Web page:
Righteous Anger

| Wed Jul. 22, 2009 10:38 AM PDT

It's true, as Josh Marshall said yesterday, that the political and institutional landscape is more receptive to healthcare reform this year than it was in 1994.  We have bigger majorities in Congress; the GOP is in tatters; the HMO revolution has failed; the AMA and the hospital industry are willing to play ball; unions are working with us; business opposition is far more muted; and Obama's legislative strategy is more sophisticated than Clinton's.

Oh, and the public mood is more favorable to healthcare reform too.  Right?  Bob Somerby doesn't think so:

In fact, the Democrats “went into this round” with a public which is massively clueless about health care reform — and massively lacking in righteous anger, in angry desire for change....Real progressives would work for years — for decades — to develop public understanding and anger about such complex affairs. It takes a long, aggressive struggle to develop progressive political frameworks. As Krugman explained, the other side has pimped its poll-tested narratives down through all those years. But our own denatured “liberal leaders” are too fat and happy to fight against that. When have you ever seen them fight to develop a winning politics about anything known to this earth?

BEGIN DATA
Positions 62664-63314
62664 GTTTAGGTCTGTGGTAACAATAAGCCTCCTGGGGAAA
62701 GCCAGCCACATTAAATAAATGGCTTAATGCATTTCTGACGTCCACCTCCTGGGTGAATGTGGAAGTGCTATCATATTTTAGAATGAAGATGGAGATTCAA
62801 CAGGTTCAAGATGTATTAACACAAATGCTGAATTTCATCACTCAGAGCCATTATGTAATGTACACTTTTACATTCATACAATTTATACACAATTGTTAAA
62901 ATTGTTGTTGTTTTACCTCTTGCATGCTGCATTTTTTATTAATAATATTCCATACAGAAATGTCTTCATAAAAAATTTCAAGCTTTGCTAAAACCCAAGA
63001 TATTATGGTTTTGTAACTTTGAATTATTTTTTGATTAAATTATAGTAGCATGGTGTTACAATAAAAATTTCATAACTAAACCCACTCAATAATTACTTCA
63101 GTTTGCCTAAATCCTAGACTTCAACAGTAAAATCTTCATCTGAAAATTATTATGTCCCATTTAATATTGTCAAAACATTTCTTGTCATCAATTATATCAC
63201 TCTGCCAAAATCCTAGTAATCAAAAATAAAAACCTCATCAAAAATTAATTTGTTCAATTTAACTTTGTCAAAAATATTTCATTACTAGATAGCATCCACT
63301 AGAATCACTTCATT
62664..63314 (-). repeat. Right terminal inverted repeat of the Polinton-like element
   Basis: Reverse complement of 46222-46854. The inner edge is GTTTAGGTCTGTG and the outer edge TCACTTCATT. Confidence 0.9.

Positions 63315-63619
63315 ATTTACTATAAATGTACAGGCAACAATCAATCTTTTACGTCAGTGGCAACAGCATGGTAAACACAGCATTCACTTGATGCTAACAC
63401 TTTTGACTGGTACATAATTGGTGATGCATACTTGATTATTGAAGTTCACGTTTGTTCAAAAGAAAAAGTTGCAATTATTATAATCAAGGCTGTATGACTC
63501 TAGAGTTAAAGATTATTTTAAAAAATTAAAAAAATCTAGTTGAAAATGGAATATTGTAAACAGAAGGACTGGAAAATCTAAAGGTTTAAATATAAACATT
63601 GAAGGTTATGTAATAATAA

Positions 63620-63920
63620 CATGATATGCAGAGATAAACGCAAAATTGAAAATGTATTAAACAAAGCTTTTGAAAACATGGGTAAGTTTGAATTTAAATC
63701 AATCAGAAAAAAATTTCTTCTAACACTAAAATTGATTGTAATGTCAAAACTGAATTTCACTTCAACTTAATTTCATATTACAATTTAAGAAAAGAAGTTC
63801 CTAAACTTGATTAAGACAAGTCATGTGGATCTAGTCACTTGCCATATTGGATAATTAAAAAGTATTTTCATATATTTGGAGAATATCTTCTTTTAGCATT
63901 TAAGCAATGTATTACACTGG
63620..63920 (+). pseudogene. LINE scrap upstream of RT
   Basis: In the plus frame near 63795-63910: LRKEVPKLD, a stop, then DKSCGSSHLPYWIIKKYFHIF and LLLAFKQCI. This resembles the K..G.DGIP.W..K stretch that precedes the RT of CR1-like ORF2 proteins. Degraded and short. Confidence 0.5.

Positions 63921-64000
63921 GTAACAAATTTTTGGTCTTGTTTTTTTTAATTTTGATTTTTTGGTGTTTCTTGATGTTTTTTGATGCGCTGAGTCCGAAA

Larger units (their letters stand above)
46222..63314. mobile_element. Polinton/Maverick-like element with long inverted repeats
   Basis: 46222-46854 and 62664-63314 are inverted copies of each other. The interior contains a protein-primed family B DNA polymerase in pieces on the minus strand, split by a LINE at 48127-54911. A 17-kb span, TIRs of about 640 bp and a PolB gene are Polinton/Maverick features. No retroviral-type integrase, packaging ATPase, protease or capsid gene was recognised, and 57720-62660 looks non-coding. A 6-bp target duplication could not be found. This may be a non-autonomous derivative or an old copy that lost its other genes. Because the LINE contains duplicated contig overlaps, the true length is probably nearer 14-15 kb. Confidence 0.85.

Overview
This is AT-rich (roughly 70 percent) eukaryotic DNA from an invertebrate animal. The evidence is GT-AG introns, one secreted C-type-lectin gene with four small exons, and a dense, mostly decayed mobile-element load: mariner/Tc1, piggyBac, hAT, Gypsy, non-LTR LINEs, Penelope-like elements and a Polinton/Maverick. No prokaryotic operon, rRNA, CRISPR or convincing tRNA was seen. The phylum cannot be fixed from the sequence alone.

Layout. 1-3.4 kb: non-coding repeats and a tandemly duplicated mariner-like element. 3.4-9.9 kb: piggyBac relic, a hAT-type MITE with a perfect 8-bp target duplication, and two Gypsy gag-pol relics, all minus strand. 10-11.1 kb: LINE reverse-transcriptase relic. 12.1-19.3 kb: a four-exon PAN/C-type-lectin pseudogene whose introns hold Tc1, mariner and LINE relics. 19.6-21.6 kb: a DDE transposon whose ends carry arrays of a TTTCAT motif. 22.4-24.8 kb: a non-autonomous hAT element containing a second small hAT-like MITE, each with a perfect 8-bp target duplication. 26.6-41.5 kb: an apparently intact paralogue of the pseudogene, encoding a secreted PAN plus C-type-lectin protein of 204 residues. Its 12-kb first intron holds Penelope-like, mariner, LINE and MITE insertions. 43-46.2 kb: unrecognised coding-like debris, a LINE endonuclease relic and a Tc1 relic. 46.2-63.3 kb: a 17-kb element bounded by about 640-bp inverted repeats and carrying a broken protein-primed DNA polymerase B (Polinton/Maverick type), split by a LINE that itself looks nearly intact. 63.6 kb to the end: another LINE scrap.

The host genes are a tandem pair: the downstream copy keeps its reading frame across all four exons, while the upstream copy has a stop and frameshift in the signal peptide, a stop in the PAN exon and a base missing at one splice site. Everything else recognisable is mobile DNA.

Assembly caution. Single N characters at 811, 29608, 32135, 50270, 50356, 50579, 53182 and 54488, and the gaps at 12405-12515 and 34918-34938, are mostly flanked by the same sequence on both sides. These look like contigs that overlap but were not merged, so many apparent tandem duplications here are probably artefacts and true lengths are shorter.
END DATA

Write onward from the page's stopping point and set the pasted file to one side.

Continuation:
I'm not quite that gloomy, but I think Bob is basically right.  Sure, if you take a survey and ask people if they "support healthcare reform," a large majority will say yes.  But while that may be better than a large majority saying no, it's mostly meaningless.  Most repondents haven't thought about it much, don't really know what healthcare "reform" is, and will switch views in a millisecond once they see a single TV attack ad.  What you need isn't people willing to murmur yes to a pollster, it's people pissed off enough to inundate their congressmen with phone calls.  But we don't have that.

Even though it's an even day and I'm supposed to be pessimistic about healthcare, I still think it's more likely than not that we'll get a fairly decent bill passed this year.  Call it 60-40, maybe a little better.  But the odds would be a lot shorter if liberals had done a better job over the past decade of getting middle class voters as angry about their healthcare as they get over, say, a pothole outside their front door.  Note to Dems: it's still not too late.

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